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Topics I've Started
08 February 2010 - 05:16 PMIn a spur of the moment decision, the Sonic Retro podcast crew decided to get together last Saturday for a Sonic Retro podcast special focusing around discussion of the upcoming Sonic the Hedgehog 4. Participants this time around include Tweaker, InstantSonic, Spexfox, JackSkellinghog, Slingerland, Aquaslash, Katzu Niku, and David the Lurker. We're a bit late for making the Super Bowl, but Instant was a bit sick and needed to eat more RINGS.
A bit of a heads up—this one is a bit longer than the most, clocking in at about two hours. Also, my sound quality sucks this time around for no good reason. Sorry about that! Hopefully you enjoy our extensive coverage of the things on the table right now when it comes to Sonic 4; we tried to cover as many elements of the game as possible, though an obvious classic bias would be expected from Sonic Retro. ;P
Check it out!
03 January 2010 - 07:54 PMA couple of years back (the original file is dated 6/18/2007), me and Puto worked together to create something neat that would encourage music hacking a hundredfold for Sonic 2 hacks—a clone of Sonic 2's music and sound using Sonic 1's 68k SMPS sound driver. The idea was that it would make music hacking a bit more uniform and possible in Sonic 2 without the user having to fight with the compression, banking and specific alignment issues of the Z80 SMPS driver that are prominent unless you have specific knowledge of the Z80. For all intents and purposes, this job was accomplished fairly well with little-to-no longstanding issues. Today, we're going to present that work—work that was for the longest time limited to a case-by-case basis in regards to distribution. The observant may have noticed several hacks already use this for custom music—Sonic 2 Revamped, Sonic 2 SMTP, Sonic Boom (hack), and Sonic 2 Retro Remix, just to name a few.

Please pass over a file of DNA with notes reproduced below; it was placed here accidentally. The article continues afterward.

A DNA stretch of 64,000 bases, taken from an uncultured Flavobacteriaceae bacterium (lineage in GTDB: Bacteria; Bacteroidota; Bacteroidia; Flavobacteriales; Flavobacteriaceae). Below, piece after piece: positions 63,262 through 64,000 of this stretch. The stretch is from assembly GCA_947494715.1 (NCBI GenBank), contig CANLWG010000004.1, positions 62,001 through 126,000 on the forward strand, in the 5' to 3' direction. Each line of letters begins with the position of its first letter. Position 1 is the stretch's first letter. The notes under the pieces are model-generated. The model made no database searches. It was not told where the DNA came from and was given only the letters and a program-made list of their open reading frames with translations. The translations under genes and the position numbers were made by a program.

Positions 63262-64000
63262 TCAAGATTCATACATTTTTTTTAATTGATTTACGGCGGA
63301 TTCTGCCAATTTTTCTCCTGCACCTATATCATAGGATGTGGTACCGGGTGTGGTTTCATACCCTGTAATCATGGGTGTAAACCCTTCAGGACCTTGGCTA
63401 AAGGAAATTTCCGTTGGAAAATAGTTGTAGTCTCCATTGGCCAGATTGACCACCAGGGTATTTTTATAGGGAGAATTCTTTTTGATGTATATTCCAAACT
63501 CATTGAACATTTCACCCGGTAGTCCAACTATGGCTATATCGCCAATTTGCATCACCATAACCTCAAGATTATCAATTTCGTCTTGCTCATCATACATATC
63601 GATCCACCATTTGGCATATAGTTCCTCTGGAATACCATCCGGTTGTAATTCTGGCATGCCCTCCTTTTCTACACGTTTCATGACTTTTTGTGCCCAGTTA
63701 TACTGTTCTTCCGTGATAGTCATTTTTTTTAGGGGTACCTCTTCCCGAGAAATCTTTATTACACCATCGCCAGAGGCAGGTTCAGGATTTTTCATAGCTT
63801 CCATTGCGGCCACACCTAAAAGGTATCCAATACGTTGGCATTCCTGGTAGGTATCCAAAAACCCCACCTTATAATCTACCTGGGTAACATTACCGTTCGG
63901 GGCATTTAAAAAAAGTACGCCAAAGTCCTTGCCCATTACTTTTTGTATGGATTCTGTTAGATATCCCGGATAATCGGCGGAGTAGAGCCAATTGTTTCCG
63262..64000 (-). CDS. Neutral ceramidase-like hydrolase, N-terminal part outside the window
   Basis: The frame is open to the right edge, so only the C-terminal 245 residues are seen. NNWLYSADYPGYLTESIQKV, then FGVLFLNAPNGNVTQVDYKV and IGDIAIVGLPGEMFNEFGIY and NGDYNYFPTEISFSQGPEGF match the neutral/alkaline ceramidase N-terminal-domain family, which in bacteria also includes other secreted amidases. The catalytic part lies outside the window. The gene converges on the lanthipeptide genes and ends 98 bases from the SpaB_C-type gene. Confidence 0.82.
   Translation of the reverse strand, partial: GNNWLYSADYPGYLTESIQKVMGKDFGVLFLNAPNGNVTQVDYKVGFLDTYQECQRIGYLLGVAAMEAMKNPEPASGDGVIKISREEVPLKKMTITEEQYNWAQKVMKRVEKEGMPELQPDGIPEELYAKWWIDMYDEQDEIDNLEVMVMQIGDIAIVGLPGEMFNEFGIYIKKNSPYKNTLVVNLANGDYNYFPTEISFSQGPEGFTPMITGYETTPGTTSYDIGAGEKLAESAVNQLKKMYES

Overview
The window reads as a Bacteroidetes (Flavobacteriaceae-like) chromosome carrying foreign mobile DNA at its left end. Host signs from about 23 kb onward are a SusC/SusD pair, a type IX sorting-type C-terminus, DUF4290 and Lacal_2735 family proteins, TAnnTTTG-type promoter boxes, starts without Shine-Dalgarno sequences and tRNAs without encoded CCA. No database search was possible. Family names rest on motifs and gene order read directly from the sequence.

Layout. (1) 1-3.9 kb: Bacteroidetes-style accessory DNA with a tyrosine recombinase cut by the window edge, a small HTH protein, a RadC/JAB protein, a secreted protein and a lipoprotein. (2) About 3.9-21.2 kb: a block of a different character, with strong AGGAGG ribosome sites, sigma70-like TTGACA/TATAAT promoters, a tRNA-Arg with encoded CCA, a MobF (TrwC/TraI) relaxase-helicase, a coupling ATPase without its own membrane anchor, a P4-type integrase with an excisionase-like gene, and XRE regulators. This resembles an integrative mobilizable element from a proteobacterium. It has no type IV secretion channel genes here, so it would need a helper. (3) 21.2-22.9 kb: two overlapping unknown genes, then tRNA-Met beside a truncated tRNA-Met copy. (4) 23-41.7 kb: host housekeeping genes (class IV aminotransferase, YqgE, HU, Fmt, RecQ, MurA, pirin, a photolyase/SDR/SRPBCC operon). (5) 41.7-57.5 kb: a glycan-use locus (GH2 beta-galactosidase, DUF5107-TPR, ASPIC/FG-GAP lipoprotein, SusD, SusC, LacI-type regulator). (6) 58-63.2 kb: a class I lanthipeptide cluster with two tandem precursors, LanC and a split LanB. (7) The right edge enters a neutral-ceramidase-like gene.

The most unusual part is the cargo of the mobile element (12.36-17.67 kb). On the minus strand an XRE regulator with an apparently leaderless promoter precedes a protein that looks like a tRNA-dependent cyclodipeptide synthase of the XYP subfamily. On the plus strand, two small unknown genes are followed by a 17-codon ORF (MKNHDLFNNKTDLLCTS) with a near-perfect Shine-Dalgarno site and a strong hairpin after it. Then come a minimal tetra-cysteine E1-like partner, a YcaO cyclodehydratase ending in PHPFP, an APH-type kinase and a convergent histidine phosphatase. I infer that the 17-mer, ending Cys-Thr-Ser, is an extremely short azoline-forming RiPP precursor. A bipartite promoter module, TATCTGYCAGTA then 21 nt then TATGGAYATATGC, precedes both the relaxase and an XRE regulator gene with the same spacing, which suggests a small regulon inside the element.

In the following pack of files include every piece of music and sound effect from Sonic 2 ported to work in 68k SMPS format, as well as edits to the sound driver to include the extra DAC samples used in the game. Admittedly, not all of these are 100% perfect; in a few cases the tempo is off by a few ticks and a couple of sound effects have issues we were never able to fully work out for whatever reason. However, this is a very strong and acceptable basis to throw into any hack and have the results largely indistinguishable from the original game. Ideally speaking, anyone using this driver in their hack is going to replace the music anyway, so this is very likely to be a non-issue.
Sonic 2 Clone Driver
NOTE: This requires having already ported the Sonic 1 sound driver to your hack to actually work.